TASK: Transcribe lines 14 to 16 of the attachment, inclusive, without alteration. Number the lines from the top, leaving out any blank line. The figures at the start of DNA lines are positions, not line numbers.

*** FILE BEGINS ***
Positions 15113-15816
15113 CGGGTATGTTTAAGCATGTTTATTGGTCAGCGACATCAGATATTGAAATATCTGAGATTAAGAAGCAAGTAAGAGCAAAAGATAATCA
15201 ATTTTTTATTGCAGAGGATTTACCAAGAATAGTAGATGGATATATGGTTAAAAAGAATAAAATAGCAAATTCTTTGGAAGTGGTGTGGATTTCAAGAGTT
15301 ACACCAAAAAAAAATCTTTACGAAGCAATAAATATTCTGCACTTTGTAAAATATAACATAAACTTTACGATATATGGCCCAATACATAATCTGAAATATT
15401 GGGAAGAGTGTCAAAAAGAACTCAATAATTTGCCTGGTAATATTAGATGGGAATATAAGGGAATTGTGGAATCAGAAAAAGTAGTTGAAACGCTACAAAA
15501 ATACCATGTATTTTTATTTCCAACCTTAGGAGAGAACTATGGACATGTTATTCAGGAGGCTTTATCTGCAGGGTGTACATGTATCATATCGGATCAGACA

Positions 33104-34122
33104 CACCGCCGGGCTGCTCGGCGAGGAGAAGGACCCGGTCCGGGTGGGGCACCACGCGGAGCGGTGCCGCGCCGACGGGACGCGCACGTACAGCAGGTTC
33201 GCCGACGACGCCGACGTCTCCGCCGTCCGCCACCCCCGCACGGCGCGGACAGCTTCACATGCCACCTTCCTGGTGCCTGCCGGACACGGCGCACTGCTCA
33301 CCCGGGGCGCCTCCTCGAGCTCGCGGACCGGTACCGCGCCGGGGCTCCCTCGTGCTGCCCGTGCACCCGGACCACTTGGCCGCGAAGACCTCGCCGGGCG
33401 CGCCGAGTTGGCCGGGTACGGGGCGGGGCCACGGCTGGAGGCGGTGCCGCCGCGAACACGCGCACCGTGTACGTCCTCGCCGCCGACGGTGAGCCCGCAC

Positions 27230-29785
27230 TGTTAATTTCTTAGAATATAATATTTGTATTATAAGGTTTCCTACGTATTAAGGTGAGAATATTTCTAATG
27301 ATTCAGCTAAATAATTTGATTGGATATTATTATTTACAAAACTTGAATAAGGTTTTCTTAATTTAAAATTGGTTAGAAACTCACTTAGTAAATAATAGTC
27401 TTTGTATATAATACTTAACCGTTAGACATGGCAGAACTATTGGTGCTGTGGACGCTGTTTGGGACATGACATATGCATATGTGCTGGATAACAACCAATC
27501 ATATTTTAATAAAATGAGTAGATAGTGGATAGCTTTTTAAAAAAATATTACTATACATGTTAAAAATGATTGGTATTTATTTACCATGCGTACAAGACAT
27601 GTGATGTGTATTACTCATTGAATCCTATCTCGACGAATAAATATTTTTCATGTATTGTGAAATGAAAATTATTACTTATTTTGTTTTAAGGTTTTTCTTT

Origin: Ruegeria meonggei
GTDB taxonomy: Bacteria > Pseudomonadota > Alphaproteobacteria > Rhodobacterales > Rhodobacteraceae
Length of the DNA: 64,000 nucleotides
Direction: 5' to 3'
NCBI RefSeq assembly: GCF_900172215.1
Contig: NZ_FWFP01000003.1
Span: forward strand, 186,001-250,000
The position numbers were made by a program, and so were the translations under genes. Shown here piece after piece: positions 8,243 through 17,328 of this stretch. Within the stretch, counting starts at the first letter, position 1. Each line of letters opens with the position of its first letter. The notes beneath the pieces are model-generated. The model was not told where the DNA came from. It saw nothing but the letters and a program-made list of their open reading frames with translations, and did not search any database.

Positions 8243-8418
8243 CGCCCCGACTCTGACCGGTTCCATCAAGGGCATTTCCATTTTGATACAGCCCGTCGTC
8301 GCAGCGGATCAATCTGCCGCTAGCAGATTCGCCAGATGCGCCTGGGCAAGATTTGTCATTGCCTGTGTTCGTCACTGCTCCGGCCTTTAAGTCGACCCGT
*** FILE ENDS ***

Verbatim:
27301 ATTCAGCTAAATAATTTGATTGGATATTATTATTTACAAAACTTGAATAAGGTTTTCTTAATTTAAAATTGGTTAGAAACTCACTTAGTAAATAATAGTC
27401 TTTGTATATAATACTTAACCGTTAGACATGGCAGAACTATTGGTGCTGTGGACGCTGTTTGGGACATGACATATGCATATGTGCTGGATAACAACCAATC
27501 ATATTTTAATAAAATGAGTAGATAGTGGATAGCTTTTTAAAAAAATATTACTATACATGTTAAAAATGATTGGTATTTATTTACCATGCGTACAAGACAT